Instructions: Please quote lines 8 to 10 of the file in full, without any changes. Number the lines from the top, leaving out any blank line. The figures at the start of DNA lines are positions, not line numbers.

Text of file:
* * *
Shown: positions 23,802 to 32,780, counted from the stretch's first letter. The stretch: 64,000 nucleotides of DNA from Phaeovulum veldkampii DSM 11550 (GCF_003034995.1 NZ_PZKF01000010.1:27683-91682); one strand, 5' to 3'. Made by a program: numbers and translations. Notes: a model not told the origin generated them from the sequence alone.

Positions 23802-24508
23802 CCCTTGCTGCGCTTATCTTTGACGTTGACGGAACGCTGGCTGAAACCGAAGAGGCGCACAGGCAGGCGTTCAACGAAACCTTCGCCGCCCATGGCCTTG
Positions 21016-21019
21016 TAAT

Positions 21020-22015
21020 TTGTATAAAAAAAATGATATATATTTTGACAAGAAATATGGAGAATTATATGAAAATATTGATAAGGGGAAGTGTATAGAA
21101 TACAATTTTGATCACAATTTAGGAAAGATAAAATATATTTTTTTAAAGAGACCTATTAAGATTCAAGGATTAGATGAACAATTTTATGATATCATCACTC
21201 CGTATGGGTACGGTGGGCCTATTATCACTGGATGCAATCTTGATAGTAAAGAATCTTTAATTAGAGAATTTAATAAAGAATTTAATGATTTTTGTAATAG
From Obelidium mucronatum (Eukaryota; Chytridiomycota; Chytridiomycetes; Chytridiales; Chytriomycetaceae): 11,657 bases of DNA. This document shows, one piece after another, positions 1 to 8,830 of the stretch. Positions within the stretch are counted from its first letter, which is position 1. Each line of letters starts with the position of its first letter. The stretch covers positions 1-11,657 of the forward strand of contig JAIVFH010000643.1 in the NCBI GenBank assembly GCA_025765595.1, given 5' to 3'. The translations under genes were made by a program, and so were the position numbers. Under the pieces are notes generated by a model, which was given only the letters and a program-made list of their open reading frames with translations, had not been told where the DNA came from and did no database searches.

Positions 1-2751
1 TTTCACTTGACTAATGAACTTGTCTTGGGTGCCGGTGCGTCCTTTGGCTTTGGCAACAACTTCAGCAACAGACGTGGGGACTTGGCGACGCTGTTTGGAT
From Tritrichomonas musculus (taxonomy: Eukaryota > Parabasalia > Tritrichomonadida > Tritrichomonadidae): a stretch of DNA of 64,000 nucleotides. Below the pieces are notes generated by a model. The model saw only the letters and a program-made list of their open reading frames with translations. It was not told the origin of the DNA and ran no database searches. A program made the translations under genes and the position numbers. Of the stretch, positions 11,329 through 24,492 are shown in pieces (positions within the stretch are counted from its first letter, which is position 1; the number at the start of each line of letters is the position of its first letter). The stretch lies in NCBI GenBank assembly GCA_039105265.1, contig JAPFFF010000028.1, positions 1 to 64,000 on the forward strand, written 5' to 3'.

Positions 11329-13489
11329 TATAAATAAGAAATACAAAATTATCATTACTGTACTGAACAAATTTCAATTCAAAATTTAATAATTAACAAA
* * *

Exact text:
21101 TACAATTTTGATCACAATTTAGGAAAGATAAAATATATTTTTTTAAAGAGACCTATTAAGATTCAAGGATTAGATGAACAATTTTATGATATCATCACTC
21201 CGTATGGGTACGGTGGGCCTATTATCACTGGATGCAATCTTGATAGTAAAGAATCTTTAATTAGAGAATTTAATAAAGAATTTAATGATTTTTGTAATAG
From Obelidium mucronatum (Eukaryota; Chytridiomycota; Chytridiomycetes; Chytridiales; Chytriomycetaceae): 11,657 bases of DNA. This document shows, one piece after another, positions 1 to 8,830 of the stretch. Positions within the stretch are counted from its first letter, which is position 1. Each line of letters starts with the position of its first letter. The stretch covers positions 1-11,657 of the forward strand of contig JAIVFH010000643.1 in the NCBI GenBank assembly GCA_025765595.1, given 5' to 3'. The translations under genes were made by a program, and so were the position numbers. Under the pieces are notes generated by a model, which was given only the letters and a program-made list of their open reading frames with translations, had not been told where the DNA came from and did no database searches.